Diluvion finds it’s footing when you are guiding your submarine in the 3d part of the game. The exploration into the depths of the sea just feels good. Adjusting your depth to dodge different parts of its map is a really great timesink to lose your mind into. The controls are just alright. While straightforward enough to understand what you should be doing, they lack an intuitive flow that will cause you to slam into the floor and walls of the sea. Combat in Diluvion is handled great. When battling with patrols and underwater pirates you feel a sense of accomplishment from taking on bigger ships. It’s lead-reticle HUD is a great design choice and eases any learning curve you would have.
My largest complaint with the gameplay of Diluvion would be its decisions with navigation and map awareness overall. When viewing the main map you really are not given any sense of where you are actually at on it. Instead, you look at the map for landmarks and then base your general position off of your compass showing what directions these landmarks are. It’s kind of confusing and at point outright frustrating. To try to ease the pain of being lost in a vast ocean, the developers added a very creative quest line indicator to guide you from one quest location to the next. While at time ‘s this is absolutely needed, some of those absolute times have your quest line running directly into a wall that you have no way to get around. You’ll find yourself spending more time looking for a location than enjoying the game.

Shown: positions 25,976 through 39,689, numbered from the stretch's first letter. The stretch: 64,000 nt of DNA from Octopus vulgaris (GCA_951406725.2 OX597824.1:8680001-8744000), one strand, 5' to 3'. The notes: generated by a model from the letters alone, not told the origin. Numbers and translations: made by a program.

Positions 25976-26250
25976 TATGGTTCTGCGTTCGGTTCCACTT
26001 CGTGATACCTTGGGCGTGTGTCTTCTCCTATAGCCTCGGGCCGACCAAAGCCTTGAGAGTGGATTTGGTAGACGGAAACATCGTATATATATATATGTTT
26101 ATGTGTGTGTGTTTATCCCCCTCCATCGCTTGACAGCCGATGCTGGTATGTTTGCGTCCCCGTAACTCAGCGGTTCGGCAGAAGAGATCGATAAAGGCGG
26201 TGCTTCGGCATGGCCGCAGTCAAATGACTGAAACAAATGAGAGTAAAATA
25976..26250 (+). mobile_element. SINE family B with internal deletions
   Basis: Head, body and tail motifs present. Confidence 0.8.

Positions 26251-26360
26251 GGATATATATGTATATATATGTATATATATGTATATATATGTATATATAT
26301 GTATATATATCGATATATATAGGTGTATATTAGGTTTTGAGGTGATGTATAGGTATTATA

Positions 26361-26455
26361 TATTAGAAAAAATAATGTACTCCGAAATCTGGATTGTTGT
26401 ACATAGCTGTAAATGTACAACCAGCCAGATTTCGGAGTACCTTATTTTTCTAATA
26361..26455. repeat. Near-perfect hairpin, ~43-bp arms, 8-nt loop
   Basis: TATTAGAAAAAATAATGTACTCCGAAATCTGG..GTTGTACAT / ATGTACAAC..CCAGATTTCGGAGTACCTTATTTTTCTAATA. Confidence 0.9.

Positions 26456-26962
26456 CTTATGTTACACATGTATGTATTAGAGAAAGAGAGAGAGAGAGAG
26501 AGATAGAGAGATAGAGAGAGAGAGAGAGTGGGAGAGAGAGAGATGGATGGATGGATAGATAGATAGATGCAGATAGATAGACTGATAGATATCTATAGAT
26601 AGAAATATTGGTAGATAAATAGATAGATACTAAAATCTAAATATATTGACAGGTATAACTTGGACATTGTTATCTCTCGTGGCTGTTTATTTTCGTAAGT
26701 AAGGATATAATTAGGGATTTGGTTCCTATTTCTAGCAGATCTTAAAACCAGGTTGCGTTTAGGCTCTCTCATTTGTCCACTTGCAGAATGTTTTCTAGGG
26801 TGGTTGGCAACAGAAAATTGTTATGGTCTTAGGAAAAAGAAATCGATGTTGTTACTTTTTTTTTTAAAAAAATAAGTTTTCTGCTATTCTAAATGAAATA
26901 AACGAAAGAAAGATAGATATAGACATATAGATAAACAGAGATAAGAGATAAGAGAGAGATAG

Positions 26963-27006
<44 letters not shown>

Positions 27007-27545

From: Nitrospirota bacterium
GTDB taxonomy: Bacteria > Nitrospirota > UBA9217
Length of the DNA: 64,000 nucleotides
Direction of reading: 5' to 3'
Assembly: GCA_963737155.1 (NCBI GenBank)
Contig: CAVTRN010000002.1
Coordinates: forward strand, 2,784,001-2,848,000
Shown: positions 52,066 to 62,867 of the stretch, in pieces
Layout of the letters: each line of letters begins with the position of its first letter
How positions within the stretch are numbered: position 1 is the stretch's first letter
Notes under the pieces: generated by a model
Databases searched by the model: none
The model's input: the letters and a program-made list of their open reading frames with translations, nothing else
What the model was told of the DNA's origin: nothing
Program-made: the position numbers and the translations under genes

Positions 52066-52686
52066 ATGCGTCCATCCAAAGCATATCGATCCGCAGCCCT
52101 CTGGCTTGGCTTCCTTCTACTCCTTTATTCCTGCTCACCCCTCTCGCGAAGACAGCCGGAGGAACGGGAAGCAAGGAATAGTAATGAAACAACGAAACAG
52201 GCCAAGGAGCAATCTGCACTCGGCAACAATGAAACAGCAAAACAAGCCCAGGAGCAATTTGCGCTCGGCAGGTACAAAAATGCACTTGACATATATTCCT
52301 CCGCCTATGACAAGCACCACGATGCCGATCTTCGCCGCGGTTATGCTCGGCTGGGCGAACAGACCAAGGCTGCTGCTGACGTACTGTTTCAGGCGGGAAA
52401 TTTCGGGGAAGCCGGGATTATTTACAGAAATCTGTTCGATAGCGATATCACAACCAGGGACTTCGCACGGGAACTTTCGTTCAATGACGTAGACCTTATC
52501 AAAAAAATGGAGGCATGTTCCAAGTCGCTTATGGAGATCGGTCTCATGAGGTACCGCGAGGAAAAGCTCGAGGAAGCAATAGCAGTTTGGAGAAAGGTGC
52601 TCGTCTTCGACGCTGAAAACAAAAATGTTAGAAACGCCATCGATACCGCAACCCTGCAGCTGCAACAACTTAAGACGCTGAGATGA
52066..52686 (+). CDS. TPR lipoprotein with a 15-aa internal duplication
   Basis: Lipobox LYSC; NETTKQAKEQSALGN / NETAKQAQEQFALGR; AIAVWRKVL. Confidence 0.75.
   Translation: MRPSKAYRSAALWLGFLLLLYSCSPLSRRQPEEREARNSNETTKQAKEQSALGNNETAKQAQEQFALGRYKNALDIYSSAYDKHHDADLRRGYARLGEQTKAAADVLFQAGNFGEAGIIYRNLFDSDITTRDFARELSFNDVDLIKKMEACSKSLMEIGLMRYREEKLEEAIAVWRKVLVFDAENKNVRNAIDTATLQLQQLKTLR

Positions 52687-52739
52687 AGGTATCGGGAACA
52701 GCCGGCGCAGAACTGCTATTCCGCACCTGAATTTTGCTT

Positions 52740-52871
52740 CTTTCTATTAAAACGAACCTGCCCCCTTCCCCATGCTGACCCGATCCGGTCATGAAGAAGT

The story in Diluvion isn’t handled as well as I would have liked it to be. You’re introduced to its story through a storyboard text narrative. It’s not breaking any new ground but does do an effective job at pulling you into its world and setting up key elements that you should expect to come up later in the game. The ball is really dropped by the team through dialogue system. The way the story is being told after the introduction feels unengaging and I soon found myself not even thinking about story shortly after I began playing it.
After spending time with Diluvion, I came away feeling that there is a game that almost works really, really, well. But in almost every aspect, Arachnid Games just needs to tighten up its focus. For a game that wasn’t released into Early Access, the developer has already pushed out quite a few updates trying to fix what they got wrong. You can’t say for sure whether or not they will fix this into a good game, but for me, for $20.00 – I would skip Diluvion.
Reviewed by: Brian @drnkie
Broken Review is a segment on the weekly podcast Broken Controllers. You can find us live every Saturday night at 8 pm est on twitch.tv/backspacenomads. To connect with us, follow our twitter, @backspacenomads.
Josh @JoshuaGoode: Diluvion has a lot going for it but funky transitions and mechanics left me sinking. Full of character but don’t buy it, yet. Dev appears to be updating to address these issues
Monica @UnicornholeTV: A funky underwater adventure in a god-punished world sets the scene for Diluvion but the quests and game dynamics leave something to be desired. Make sure this game is your type before purchase.
Brian @drnkie: Diluvion had me extremely excited to dive into the depths of its unique gameplay and art style. The developer missed the mark, but I hope they can use updates to finish their vision.